Can you feel the ground shifting in the pest control market?
The companies that are doing well have done a good job of experimenting in new markets. Some choices are missteps. Some are really big mistakes! But at least if your company is exploring new markets, new ideas, new ways of doing business, than something good may come of it, so long as the pest control company does not over-allocate resources and money to untried ideas. There is a limit to the risk any company should be taking in new ventures. Just because one company is able to conquer a market doesn’t mean that the second company will be just as lucky. First of all, being first always gives a company the leading edge. The second company in the market has to be different, often the opposite of the first. Then the third company to market needs to squeeze out market space in between the first two big fellas.
This past year I have seen many companies exit the fumigation and termite business. Surprisingly, I have seen one big one entering these two markets. Perhaps the time was ripe for a company with cash to push into that market. Companies are realizing that there is money in landscape pest control and comprehensive rodent work. Some are looking to allied professions, such as construction and general repairs to supplement reduced earnings in core pest control markets.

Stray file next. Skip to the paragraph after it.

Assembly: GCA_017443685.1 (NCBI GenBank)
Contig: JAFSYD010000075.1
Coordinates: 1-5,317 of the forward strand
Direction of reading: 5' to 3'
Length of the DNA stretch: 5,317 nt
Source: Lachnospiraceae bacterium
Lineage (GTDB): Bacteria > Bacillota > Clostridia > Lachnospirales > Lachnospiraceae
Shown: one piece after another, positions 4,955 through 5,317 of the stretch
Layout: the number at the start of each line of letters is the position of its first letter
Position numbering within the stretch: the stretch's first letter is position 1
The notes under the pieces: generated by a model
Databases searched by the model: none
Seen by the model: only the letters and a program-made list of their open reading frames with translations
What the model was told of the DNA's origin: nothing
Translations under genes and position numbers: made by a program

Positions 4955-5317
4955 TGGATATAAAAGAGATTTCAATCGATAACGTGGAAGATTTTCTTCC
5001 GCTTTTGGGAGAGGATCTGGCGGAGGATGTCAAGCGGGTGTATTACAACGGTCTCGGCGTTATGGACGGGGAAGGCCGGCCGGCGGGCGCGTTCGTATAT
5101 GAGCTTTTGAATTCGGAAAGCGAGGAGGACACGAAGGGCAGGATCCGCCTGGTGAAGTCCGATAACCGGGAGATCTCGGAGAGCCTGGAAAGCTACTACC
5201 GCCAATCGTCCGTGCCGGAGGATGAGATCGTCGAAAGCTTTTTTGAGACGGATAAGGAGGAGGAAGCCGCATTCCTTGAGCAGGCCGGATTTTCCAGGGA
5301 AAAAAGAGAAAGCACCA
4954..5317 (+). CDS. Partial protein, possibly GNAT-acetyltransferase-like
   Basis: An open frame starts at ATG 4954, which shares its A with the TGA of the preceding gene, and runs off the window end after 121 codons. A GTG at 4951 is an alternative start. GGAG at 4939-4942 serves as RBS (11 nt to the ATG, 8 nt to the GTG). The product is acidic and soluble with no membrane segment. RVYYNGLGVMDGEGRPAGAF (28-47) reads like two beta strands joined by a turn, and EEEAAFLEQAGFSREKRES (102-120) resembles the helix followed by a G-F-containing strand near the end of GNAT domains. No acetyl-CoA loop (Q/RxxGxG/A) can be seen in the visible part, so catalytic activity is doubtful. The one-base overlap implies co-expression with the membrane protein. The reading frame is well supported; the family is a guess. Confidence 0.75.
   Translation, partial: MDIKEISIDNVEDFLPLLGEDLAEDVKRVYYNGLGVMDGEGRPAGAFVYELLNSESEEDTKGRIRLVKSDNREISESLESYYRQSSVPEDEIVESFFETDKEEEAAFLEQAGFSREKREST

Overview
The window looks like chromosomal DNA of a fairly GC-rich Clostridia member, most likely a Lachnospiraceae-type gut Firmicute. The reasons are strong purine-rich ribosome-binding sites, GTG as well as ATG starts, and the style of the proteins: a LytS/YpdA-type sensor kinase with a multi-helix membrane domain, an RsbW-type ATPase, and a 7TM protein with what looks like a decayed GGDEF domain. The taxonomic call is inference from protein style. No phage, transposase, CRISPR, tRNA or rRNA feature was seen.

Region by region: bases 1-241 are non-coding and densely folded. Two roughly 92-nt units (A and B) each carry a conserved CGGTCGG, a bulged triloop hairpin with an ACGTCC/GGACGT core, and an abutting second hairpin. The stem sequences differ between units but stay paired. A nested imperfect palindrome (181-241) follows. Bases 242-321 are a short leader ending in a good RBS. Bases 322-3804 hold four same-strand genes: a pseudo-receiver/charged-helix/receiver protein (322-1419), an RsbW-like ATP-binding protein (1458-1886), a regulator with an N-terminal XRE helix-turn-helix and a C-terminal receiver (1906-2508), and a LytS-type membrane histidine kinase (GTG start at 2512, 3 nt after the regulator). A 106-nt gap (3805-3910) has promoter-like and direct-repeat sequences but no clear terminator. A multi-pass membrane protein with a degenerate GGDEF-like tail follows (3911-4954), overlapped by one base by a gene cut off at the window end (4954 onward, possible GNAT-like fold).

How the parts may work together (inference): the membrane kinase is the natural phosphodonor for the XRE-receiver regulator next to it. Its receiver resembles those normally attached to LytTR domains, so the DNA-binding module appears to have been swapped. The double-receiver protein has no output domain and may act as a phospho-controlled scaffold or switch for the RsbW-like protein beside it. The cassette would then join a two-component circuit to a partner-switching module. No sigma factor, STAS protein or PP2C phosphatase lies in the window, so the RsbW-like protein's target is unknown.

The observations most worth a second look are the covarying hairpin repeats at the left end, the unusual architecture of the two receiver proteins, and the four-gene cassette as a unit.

Old methods of gaining customers off-line, guerrilla marketing as it is often called, has been implemented at some companies. Many companies are simply cutting prices, attempting and successfully so, to steal away customers as budget issues become a top priority. But be careful what you ask for as volume does not always equal profit, not when pricing drops to ridiculous lows that cannot support manpower and ancillary costs of doing business.
More companies are entering the green sphere. How they do it varies tremendously. Just today I saw a flier of a company that said they had “mastered the use of organic pesticides.” Like that is a major accomplishment! There is so much to learn about serving and marketing to green customers. It’s not as easy as it looks. But you have to give credit to companies for trying. Perhaps one of the most difficult elements of the puzzle is the attitude of the old-time pest control professional, often stubborn and impossible to change.
In summary, pest control markets are being double squeezed by customers and competitors.
Ultimately, the truth is in the results. Marketing will fool customers for only so long. Entering new markets without the proper knowledge to succeed is like registering for class during finals exam week. There are no short cuts. As the economic slump continues, companies will try with increased desperation to alter course, late as it is. New players will learn the hard way that you’ve got to do your homework. But the worse thing a company can do is stand still while the ground below is shaking.